Nina, great post. How about this for a video? Make a 2 second clip of a character saying something like "Plagiarism stinks!". Then have the rest of the video be thousands of lines of credits. I think that could be a humorous and thought-provoking way to get out the basic point of this blog post.

     

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    Jesse (profile), Jun 28th, 2011 @ 9:56am

    Self-plagiarism

    Will you do a comic on so-called "self-plagiarism?" I sit through university propaganda sessions on plagiarism and copyright all the time, and the whole "self-plagiarism" gets to me.

    So I can't use a paper from one class in another class because I can't get credit for the same work twice? But you're the ones that made two courses so similar that the same paper could reasonably be submitted. Furthermore, professors reuse lecture notes/slides/tests year after year, and I'm pretty sure they get paid each time they use them.

     

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      dwg, Jun 30th, 2011 @ 2:03pm

      Re: Self-plagiarism

      If you'd stop failing that class you wouldn't have to ask this question.

      Seriously, though, think about it: you're asking for MORE credits in exchange for taking that second (third, fourth) class, right? So doesn't it make sense that you have to do MORE work to get those credits? Professors only rarely assign papers for their own reading pleasure--it's to get you to work for credits (and show your proficiency in a particular area). If you want to rehash portions of your previous scholarship, that's not verboten--but don't expect something for nothing in academia...despite what you said about professors re-using lesson plans and materials year after year. They're only there for the money.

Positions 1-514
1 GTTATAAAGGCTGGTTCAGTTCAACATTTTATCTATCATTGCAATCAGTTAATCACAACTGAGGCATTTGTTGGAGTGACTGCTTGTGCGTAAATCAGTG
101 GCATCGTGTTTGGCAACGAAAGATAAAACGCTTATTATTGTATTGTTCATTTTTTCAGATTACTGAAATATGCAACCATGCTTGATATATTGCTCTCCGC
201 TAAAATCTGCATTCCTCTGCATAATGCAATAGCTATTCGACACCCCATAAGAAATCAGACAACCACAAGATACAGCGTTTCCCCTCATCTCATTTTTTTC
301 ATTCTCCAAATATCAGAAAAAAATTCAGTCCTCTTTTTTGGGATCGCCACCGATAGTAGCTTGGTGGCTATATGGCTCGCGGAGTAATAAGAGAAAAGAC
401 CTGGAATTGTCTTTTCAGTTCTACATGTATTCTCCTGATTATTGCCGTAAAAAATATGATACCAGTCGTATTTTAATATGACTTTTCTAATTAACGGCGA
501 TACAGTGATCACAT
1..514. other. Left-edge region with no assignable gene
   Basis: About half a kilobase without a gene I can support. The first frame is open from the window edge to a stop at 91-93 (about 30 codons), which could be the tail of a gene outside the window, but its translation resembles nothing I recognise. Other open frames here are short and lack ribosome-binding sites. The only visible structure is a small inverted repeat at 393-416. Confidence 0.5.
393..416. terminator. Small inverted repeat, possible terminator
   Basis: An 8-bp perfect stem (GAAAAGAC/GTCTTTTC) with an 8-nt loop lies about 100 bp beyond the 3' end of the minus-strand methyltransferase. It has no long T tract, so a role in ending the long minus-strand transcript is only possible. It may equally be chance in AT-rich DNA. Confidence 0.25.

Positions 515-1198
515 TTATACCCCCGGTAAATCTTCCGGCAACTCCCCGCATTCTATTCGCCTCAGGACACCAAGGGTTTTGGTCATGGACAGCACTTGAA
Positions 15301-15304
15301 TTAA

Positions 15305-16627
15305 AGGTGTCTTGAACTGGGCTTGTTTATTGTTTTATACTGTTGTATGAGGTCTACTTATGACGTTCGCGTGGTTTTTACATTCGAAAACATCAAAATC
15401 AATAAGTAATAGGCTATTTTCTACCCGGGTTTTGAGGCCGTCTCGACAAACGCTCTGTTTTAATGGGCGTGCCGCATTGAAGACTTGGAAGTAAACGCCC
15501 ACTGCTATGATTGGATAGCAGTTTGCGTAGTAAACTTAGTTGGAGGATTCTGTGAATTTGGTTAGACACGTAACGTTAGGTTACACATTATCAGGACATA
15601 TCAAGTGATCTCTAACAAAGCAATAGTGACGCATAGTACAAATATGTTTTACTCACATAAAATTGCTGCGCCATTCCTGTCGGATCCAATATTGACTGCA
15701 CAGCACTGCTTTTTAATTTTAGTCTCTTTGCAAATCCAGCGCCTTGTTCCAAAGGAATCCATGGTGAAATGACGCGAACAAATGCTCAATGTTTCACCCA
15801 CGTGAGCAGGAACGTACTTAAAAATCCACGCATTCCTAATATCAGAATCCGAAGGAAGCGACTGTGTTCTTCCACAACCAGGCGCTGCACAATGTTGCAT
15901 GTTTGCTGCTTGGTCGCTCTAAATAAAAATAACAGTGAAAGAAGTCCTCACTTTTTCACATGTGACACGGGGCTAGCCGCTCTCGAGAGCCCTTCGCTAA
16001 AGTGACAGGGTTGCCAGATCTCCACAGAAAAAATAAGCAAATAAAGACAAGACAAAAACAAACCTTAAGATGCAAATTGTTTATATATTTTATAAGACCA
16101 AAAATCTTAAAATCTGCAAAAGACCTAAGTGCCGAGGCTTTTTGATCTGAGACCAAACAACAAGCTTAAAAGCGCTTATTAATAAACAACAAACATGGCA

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    Anonymous Coward, Jun 28th, 2011 @ 9:58am

    "Legally, you can take Ludwig van Beethoven's songs, Jane Austen's novels, or Eadweard Muybridge's photographs and put any name you want on them. Go ahead! You're at no risk of legal action."

    Um...just thought I'd pipe in here and say that (a) you shouldn't actually do that, (b) you may be at risk for legal action if you do that, depending on what you do with the mislabeled works, and (c) it's a pretty bad idea to tell people to do something and that there will be no legal consequences, if you don't really know that much about the law.

     

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      Jesse (profile), Jun 28th, 2011 @ 10:02am

      Re:

      What legal consequences are there to re-labeling public domain works?

       

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        Anonymous Coward, Jun 28th, 2011 @ 10:06am

        Re: Re:

        Potential violation of Federal Trade Commission regulations and potential unfair competition/"passing off" claims, to start.

        Of course, it depends on what you do with the work. If you slap your own name on some Beathoven sheet music and stick it in your drawer, that's probably not a violation of any law.

        If you sell copies, for example, as your original work, you may be in violation of several laws. Basically, there are lots of state and federal laws prohibiting deceptive commercial activities of all sorts, as well as claims your competitors can bring against you.

        It has nothing to do with copyright, and everytying to do with deception/public confusion.

         

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          Jesse (profile), Jun 28th, 2011 @ 10:23am

          Re: Re: Re:

          So more like false advertising. I could see that happening. I wouldn't be surprised anyway.